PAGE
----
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Best Nonfiction of 2012

1st January 2013

The Wall Street Journal has released a list of the best nonfictional works of the year.

In no particular order, the first book on the list is the Iron Curtain by Anne Applebaum. Having initially written about the Soviet prison camps, her new book goes back to the beginning, looking at how the Soviet Union imposed their totalitarian regime. A.N. Wilson from The Financial Times has described the book as ‘the best work of modern history I have ever read’.

Next on the list is The Endgame by Michael R. Gordon and Bernard E. Trainor. The book is a narrative account of the Iraq war, in which the writers had access to classified documents and the highest levels of military command. Critics have said that the book is ‘likely to stand for decades as the definitive account of the Iraq War’.

Also featuring is The Signal and the Noise by Nate Silver, the man who created great debate with his accurate electoral predictions. His book looks at the principles of prophesising future events in a range of fields such as sports and the weather in an accessible way. The Washington Post said of the book that ‘Silver delivers an improbably breezy read on what is essentially a primer on making predictions.’

The Wives by Alexandra Popoff features next tells the story of Russian history and literature through the wives of the literary giants Leo Tolstoy, Fyodor Dostoevsky, Osip Mandelstam, Mikhail Bulgakov, Vladimir Nabokov and Alexander Solzhenitsyn. The New Republic has called the book, ‘captivating’, whilst the Wall Street Journal reviewer has written that the book, ‘buzzes with both literary insight and gossipy intrigue.’

Next up is A Man and his Ship by Steven Ujifusa. The book tells the story of the great American master builder of the ocean liner, William Francis Gibbs. His greatest ship, the SS United States is at the heart of the book, a topic of national fascination and hailed as the technological masterpiece of its time. Critics have said of the book that it is, ‘written with passion and thoroughness, this is a love letter to a bygone time and the ships that once ruled the seas’.

The Founders and Finance by Thomas McCraw is next on the list, telling the story of the three immigrants, Robert Morris, Alexander Hamilton and Albert Gallatin, who solved the fiscal crisis, setting the U.S. on the right path to long term economic success. The beauty of this book, critics have said, is that it has, ‘hit on something new’.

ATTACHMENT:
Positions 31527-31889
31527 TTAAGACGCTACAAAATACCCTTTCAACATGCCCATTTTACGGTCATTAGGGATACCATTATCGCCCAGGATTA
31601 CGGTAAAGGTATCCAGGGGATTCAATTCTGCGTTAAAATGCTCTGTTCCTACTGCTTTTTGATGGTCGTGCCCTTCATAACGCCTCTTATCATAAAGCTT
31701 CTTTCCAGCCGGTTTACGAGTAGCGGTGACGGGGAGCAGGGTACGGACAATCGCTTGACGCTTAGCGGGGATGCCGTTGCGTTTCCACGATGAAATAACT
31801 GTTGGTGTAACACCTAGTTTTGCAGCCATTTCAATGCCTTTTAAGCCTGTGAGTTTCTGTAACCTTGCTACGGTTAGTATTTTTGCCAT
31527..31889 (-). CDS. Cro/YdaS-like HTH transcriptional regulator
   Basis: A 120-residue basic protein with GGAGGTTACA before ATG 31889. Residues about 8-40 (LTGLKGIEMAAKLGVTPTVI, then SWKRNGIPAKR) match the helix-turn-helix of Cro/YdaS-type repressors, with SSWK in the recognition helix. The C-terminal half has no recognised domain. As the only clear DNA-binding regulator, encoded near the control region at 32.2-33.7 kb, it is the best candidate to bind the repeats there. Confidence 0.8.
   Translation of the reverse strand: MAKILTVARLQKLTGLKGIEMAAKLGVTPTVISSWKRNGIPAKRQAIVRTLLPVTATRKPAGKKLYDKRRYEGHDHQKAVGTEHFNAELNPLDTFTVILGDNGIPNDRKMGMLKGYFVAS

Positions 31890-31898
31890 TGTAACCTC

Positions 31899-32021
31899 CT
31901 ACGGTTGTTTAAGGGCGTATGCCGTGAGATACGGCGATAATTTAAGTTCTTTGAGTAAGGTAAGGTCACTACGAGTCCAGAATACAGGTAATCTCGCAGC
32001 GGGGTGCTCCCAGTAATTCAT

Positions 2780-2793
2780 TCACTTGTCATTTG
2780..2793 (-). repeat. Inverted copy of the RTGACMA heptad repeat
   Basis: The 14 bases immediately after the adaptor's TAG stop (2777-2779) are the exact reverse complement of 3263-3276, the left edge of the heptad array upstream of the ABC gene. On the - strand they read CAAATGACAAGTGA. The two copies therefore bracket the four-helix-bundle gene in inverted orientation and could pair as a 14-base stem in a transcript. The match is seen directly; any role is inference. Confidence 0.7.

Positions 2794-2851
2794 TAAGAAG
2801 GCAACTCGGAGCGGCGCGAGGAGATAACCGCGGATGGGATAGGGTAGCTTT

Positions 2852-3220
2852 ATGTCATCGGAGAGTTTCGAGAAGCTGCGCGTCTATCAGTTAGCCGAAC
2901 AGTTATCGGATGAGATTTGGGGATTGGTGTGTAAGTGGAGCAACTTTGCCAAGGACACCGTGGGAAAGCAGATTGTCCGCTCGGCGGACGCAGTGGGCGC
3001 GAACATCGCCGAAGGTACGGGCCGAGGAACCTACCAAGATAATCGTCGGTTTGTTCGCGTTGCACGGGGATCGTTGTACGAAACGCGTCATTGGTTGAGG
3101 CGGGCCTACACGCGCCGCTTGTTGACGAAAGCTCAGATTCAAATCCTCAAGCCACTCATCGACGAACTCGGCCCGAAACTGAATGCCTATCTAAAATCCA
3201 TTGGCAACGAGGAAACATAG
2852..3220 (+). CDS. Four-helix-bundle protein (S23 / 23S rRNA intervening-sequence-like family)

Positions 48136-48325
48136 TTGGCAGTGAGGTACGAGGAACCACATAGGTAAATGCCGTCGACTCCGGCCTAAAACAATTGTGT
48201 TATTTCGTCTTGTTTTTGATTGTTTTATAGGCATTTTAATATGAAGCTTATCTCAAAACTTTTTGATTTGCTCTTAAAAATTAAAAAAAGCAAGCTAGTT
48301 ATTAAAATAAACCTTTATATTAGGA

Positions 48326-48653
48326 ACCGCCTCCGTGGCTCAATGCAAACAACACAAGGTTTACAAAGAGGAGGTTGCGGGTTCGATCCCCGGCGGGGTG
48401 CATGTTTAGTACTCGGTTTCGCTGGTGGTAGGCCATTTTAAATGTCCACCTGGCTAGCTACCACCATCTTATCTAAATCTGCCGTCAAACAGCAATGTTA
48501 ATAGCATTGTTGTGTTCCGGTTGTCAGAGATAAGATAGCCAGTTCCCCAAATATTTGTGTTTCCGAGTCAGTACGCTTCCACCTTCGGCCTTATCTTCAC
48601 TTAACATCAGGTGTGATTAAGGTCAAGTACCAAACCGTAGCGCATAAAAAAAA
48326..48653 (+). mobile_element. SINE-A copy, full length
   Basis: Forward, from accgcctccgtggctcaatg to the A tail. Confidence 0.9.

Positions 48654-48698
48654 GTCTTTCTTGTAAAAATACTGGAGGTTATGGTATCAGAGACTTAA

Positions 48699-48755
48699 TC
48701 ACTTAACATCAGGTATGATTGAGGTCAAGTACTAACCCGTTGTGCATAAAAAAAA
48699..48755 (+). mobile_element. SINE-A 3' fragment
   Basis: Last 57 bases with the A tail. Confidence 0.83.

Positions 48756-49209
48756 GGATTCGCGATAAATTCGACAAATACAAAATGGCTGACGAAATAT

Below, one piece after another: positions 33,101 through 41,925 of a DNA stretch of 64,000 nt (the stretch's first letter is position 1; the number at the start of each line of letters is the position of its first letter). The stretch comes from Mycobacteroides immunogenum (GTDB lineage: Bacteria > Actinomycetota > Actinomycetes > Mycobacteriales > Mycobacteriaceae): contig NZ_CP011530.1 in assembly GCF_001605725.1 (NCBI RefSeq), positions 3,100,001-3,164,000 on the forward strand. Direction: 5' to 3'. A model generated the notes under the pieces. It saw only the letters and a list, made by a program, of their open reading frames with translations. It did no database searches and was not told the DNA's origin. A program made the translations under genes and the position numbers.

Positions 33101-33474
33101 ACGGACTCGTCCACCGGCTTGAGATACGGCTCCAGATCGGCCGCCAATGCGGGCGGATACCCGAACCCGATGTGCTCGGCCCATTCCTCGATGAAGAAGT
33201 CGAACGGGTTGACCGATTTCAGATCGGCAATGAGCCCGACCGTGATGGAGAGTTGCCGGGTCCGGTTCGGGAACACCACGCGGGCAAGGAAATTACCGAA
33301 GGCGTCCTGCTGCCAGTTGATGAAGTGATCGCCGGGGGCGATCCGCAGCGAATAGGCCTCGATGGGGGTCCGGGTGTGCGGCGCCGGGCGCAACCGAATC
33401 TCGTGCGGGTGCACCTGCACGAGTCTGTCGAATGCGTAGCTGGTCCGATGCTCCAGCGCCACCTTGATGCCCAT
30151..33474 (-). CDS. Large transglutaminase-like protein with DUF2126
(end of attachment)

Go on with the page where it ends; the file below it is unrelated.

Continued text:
The next book to feature on the list is The Astaires by Kathleen Riley. This book looks at the relationship between Fred and his sister Adele, who was the real star until she retired from the stage in 1932. It also gives a portrait of the theatrical American art forms of Broadway and the Hollywood musical. This cultural biography has been described by critics as, ‘a page turner of a biography, briskly written and immaculately researched.’

Sincerity by R. Jay Magill Junior also appears on this list. In his book, Magill takes a cultural look at the idea of sincerity and how our search for straight talking politicians and real authenticity is really a desire for this deeper issue of sincerity. As critics have stated, the book is ‘an illumination of the shifting attitudes and ambivalence toward a value that society claims to hold in high esteem....Sincerity proves to be a richer topic than readers might initially suspect.’

Another book featuring on the list is Connectcome by Sebastian Seung. This book delves much deeper into the topic of neuroscience than any other and describes a new approach aiming to show precisely how neurons connect to each other. Seung shows that our likes and dislikes are as much to do with the wiring of our brains as they are to do with our genes. The book has been described by one Wall Street Journal critic as, ‘the best lay book on brain science I’ve ever read.’

The final book on the list is The Lion Sleeps Tonight by Rian Malan. This is the follow up to his book detailing what it was like to be anti-apartheid in Africa, My Traitor’s Heart. In this book, Malan details the blacks and whites trying to build a new country, accounting the first rock band to hit South Africa and looking at Africa’s AIDS industry. A reviewer for The New York Times has said of the book, ‘Malan is bent on uncovering another level altogether of South African life, and he does so beautifully…He sharply expands our understanding of his strange, strange country’s complexities.’

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